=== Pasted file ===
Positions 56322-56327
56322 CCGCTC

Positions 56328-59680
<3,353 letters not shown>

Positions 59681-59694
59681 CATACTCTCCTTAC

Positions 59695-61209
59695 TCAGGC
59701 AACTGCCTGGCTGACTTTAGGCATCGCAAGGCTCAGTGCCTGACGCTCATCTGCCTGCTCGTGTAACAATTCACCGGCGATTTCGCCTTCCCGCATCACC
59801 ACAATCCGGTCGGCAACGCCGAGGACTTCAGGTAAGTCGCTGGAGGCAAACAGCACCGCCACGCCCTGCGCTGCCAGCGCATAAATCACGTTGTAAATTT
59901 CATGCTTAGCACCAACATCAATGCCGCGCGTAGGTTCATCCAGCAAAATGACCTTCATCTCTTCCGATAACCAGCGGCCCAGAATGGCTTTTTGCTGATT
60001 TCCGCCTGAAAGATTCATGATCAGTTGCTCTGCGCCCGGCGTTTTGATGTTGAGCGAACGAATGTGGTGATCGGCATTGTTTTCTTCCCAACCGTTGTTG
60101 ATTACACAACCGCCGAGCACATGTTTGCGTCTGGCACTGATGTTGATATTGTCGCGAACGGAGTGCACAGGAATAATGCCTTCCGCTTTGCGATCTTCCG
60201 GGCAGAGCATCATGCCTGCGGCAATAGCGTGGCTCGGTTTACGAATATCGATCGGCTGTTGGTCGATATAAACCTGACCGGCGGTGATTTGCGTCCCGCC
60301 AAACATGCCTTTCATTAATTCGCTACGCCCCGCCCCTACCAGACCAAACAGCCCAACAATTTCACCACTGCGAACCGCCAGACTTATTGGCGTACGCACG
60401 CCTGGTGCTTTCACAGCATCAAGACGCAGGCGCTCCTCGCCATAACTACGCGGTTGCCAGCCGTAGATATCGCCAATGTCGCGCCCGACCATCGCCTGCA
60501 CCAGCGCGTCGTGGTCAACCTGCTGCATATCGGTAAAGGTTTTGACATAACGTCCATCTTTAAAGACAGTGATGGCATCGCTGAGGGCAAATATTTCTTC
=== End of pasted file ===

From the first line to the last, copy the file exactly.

Positions 56322-56327
56322 CCGCTC

Positions 56328-59680
<3,353 letters not shown>

Positions 59681-59694
59681 CATACTCTCCTTAC

Positions 59695-61209
59695 TCAGGC
59701 AACTGCCTGGCTGACTTTAGGCATCGCAAGGCTCAGTGCCTGACGCTCATCTGCCTGCTCGTGTAACAATTCACCGGCGATTTCGCCTTCCCGCATCACC
59801 ACAATCCGGTCGGCAACGCCGAGGACTTCAGGTAAGTCGCTGGAGGCAAACAGCACCGCCACGCCCTGCGCTGCCAGCGCATAAATCACGTTGTAAATTT
59901 CATGCTTAGCACCAACATCAATGCCGCGCGTAGGTTCATCCAGCAAAATGACCTTCATCTCTTCCGATAACCAGCGGCCCAGAATGGCTTTTTGCTGATT
60001 TCCGCCTGAAAGATTCATGATCAGTTGCTCTGCGCCCGGCGTTTTGATGTTGAGCGAACGAATGTGGTGATCGGCATTGTTTTCTTCCCAACCGTTGTTG
60101 ATTACACAACCGCCGAGCACATGTTTGCGTCTGGCACTGATGTTGATATTGTCGCGAACGGAGTGCACAGGAATAATGCCTTCCGCTTTGCGATCTTCCG
60201 GGCAGAGCATCATGCCTGCGGCAATAGCGTGGCTCGGTTTACGAATATCGATCGGCTGTTGGTCGATATAAACCTGACCGGCGGTGATTTGCGTCCCGCC
60301 AAACATGCCTTTCATTAATTCGCTACGCCCCGCCCCTACCAGACCAAACAGCCCAACAATTTCACCACTGCGAACCGCCAGACTTATTGGCGTACGCACG
60401 CCTGGTGCTTTCACAGCATCAAGACGCAGGCGCTCCTCGCCATAACTACGCGGTTGCCAGCCGTAGATATCGCCAATGTCGCGCCCGACCATCGCCTGCA
60501 CCAGCGCGTCGTGGTCAACCTGCTGCATATCGGTAAAGGTTTTGACATAACGTCCATCTTTAAAGACAGTGATGGCATCGCTGAGGGCAAATATTTCTTC